Chapter 36: Wednesday, Dec. 27

In which takeout Chinese is ordered, but what's delivered brings forth a veritable satyr, and a frenzy beyond passion or love.

Published October 3, 2001 7:00PM (EDT)

I have horrific news to impart, news so personal, so shattering, and yet so poignant, I scarcely know where to begin. Indeed, I would not begin at all, were it not also pertinent to this journal about the strange happenings that have rocked our little community to its very foundations.

I have just returned from Seaboard Police Department headquarters. (I'm sorry if this seems disjointed, but I am agitated beyond words.) We've finally had a real break in the case, but at an awful price. I sit here in my high study, my father's 38-caliber Smith & Wesson at the ready, my hands afflicted by a telltale tremor.

Let me start at the beginning.

Earlier this evening Diantha and I returned from a meeting with the Reverend Lopes and Father O'Gould to make arrangements for Elsbeth's memorial service at Swift Chapel. Such decisions are always draining. They take an emotional toll the worse for not being expected. What order of service? What hymns? (For instance, one of Elsbeth's favorites was Mendelsohn's "Why Do the Heavens Rage?" But it didn't seem appropriate to the occasion.) Who speaks? What about the reception?

At any rate, upon returning home, we simply felt too tired to cook anything for ourselves. Indeed, we were too drained even to contemplate going out for a quick bite. Ordinarily I do not enjoy takeout food, the kind that arrives in white cardboard containers with plastic accouterments and little pouches of condiments. But to indulge Diantha, whose spirits had ebbed woefully low, I agreed to call the Garden of Delights and order from a veritable laundry list of Chinese food. We ticked off black bean shrimp, some kind of shredded beef, sweet and sour something or other, and rice, of course.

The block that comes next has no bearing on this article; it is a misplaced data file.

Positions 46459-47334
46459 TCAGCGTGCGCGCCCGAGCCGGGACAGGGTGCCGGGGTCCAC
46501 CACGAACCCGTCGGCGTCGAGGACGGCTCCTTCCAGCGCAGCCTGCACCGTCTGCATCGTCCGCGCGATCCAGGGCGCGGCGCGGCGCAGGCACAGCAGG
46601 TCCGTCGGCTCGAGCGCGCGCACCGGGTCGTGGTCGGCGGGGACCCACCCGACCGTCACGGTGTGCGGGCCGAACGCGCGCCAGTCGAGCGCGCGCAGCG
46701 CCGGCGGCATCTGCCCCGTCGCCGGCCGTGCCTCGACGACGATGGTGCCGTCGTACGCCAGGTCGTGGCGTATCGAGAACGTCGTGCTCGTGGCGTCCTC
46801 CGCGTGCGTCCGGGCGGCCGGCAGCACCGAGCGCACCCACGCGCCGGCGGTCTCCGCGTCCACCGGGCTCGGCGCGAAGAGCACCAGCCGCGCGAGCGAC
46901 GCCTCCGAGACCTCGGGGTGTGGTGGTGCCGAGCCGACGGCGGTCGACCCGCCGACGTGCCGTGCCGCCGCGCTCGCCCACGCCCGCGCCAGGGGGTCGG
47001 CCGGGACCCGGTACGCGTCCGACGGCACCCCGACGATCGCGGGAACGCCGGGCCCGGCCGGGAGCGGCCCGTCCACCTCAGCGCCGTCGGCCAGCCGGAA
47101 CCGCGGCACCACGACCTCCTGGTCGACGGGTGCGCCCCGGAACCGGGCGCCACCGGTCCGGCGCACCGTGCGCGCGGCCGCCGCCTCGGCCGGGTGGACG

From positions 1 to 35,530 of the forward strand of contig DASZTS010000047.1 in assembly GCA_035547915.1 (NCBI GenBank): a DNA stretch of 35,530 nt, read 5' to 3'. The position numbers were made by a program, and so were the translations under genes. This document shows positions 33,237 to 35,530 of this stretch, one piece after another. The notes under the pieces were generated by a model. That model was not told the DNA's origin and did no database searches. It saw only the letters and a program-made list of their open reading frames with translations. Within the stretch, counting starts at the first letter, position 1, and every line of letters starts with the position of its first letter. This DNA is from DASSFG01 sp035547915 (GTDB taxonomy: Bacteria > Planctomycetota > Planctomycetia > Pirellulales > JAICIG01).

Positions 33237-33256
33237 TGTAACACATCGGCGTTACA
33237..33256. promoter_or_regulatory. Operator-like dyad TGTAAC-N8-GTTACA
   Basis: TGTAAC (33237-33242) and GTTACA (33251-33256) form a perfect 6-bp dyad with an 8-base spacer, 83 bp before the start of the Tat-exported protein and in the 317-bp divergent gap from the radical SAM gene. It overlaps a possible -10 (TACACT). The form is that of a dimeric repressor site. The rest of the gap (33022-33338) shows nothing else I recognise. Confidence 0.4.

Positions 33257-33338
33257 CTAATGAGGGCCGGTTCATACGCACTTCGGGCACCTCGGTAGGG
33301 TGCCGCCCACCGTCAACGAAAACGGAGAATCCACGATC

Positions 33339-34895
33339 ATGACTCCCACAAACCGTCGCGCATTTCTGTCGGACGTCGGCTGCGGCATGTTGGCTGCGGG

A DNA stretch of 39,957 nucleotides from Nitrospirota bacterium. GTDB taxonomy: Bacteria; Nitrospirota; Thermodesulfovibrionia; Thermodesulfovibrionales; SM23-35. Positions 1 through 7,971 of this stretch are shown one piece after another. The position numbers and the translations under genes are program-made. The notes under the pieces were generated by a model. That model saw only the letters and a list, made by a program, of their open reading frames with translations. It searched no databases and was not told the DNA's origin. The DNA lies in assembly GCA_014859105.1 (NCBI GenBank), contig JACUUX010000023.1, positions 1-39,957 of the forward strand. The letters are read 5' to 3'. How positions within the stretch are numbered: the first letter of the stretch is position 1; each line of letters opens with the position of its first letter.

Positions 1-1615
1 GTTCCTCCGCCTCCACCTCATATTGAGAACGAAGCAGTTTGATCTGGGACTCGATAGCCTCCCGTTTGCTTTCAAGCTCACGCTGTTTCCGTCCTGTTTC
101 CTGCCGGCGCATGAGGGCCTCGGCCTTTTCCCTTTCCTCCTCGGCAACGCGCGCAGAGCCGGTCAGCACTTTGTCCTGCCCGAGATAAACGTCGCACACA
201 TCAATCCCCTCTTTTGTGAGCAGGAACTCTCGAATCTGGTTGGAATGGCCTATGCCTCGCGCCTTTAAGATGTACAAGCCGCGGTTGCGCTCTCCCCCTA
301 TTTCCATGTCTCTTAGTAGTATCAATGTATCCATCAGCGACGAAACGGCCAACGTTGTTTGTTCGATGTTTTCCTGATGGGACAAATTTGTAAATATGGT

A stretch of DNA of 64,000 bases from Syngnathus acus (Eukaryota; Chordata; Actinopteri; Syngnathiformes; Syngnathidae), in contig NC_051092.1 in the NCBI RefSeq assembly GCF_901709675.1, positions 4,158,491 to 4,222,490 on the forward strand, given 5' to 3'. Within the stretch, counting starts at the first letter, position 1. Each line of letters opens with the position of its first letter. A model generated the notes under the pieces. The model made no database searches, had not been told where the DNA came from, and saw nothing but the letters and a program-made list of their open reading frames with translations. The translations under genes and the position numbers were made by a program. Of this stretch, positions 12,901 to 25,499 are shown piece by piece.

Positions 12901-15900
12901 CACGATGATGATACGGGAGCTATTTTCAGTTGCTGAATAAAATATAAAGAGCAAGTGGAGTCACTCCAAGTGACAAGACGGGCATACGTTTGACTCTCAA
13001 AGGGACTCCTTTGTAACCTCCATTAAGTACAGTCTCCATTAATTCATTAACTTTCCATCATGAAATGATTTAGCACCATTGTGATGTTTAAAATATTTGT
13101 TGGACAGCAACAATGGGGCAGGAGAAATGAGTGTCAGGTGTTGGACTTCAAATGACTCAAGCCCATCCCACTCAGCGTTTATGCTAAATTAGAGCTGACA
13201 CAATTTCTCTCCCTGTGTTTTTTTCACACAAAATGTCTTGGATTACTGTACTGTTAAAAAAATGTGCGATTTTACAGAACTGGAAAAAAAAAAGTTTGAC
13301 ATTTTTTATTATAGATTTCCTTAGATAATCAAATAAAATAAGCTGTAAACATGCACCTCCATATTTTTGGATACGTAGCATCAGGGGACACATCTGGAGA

I presently poured Diantha a glass of chilled white wine and made myself a martini of lethal potency with at least three shots of good gin and a fair dollop of vermouth, which I chilled briefly over ice before pouring it into a frosted glass with a pitted olive. I had just had the barest sip when the bell rang. I opened the door to find a young man of Asian aspect holding a white bag stapled shut with the cash register printout attached. I paid him the requisite amount, gave him a generous tip, thanked him and closed the door. I took the bag of food and my drink into the television room where Diantha was arranging plates and silver on the ample coffee table between the couch and massive screen of the television.